Rollin’ Stone: The Golden Anniversary Collection is a compilation album collecting the first 50 master recordings of blues singer Muddy Waters for Chess Records. The collection spans Muddy’s debut with then named Aristocrat Records circa 1947, and traces his evolution as a songwriter and musician up to September 17th, 1952 on what became Chess Records after the company changed ownership. It is the first in a series of releases chronicling Muddy Waters’ complete recording career at Chess. The second release in the series is Hoochie Coochie Man: The Complete Chess Masters, Volume 2, 1952-1958 (2004) and the third release in the series is You Shook Me: The Complete Chess Masters, Volume 3, 1958 to 1963 (2012).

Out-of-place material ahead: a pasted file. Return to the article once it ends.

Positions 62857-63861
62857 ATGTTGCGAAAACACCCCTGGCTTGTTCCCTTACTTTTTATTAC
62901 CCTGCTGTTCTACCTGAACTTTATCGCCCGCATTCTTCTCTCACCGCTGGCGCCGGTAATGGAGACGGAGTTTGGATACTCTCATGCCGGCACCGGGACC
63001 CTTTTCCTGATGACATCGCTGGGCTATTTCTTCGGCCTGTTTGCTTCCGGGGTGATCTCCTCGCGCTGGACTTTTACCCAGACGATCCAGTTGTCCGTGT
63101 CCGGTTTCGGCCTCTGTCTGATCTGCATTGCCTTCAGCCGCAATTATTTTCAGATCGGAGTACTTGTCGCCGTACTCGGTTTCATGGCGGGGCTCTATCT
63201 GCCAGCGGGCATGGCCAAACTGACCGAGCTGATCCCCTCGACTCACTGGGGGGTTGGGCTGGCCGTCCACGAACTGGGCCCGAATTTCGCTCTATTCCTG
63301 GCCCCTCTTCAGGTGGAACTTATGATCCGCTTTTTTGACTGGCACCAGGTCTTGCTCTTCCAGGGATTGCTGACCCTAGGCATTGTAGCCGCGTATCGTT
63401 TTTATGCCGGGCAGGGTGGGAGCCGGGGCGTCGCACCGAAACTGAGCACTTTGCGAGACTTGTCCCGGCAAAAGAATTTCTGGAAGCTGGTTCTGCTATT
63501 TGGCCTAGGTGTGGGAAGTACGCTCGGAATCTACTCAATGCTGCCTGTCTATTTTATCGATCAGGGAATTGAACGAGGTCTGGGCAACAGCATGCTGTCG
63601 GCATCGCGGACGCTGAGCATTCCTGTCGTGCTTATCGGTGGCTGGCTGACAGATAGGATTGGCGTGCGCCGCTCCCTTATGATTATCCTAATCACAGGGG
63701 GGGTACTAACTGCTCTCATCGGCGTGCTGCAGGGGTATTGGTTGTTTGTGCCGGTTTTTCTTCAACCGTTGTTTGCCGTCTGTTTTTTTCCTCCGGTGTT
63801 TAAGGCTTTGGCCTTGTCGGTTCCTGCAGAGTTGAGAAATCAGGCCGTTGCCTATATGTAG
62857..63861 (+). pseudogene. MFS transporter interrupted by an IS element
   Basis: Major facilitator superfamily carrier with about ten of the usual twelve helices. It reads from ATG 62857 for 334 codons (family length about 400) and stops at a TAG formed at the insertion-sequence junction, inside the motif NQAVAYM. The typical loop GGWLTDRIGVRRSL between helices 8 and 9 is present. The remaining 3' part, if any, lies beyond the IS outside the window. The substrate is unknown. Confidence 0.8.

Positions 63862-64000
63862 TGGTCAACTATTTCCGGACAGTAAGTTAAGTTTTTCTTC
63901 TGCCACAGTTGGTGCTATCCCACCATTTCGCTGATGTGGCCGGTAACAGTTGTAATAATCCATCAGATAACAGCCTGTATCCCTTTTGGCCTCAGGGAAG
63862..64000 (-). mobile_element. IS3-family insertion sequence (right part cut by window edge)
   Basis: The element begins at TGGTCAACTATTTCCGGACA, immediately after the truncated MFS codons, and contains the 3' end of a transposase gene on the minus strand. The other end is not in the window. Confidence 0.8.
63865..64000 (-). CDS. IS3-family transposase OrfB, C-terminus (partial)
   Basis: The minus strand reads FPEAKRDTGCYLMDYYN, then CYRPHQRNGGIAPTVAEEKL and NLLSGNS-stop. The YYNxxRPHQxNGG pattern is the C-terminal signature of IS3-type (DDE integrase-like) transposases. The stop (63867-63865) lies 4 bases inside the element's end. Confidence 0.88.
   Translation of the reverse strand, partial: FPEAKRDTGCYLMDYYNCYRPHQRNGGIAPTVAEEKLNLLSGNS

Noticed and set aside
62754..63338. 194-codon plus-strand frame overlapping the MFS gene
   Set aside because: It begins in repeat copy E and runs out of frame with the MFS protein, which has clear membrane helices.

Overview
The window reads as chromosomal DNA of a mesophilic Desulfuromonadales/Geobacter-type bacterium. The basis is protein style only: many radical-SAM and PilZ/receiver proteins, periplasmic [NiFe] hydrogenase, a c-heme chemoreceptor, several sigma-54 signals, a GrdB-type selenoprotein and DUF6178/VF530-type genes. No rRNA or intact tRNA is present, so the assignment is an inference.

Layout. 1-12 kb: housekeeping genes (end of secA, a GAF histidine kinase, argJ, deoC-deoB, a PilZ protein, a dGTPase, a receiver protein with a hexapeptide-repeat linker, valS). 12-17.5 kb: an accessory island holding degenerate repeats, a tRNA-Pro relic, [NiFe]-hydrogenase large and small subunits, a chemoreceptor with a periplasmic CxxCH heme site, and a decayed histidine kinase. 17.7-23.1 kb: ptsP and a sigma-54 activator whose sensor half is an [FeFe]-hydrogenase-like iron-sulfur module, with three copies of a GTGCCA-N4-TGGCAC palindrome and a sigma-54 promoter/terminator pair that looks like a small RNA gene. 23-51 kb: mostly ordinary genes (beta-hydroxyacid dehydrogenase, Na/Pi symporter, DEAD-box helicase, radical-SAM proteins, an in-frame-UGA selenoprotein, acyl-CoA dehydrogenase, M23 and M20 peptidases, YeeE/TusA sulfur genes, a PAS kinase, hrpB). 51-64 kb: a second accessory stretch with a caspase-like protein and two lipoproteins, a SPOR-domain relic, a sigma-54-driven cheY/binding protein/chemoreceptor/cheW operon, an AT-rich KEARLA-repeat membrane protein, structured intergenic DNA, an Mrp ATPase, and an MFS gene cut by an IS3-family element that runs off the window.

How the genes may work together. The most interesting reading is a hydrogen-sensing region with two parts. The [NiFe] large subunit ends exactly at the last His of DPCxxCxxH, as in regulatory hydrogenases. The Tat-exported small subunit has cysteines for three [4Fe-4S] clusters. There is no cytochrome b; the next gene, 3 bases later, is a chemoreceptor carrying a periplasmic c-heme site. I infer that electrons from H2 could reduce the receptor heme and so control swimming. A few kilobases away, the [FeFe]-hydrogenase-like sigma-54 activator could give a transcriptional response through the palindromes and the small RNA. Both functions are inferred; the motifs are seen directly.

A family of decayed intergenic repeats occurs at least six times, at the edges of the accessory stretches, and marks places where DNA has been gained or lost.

Gypsy Woman @spotify:
- Muddy Waters – vocals, guitar (all tracks)
- Sunnyland Slim – piano
- Ernest “Big” Crawford – bass
- Alex Atkins – alto sax
- Leroy Foster – guitar, drums
- Johnny Jones – piano
- Jimmy Rogers – guitar, vocals
- Little Walter – harmonica, guitar, vocals
- Leonard Chess – producer, bass drum
- Elgin Evans – drums
- Phil Chess – producer
Album of the day:
Other June 27:
There stood a log cabin made of earth and wood
Where lived a country boy named Johnny B. Goode,
Who never ever learned to read or write so well
But he could play a guitar just like a ringin’ a bell.
You can’t copyright guitar licks and maybe that’s good, because if you could, Chuck might have hoarded them as he does his Cadillacs,. Without The Chuck Berry Riff, we’d lose not just the Beach Boys, but essential elements of the Beatles, the Rolling Stones, Bob Dylan, Bob Seger, and Bruce Springsteen — to mention only the most obvious examples. In a way, what was at the center of the first wave of the British Invasion could be described as a Chuck Berry revival.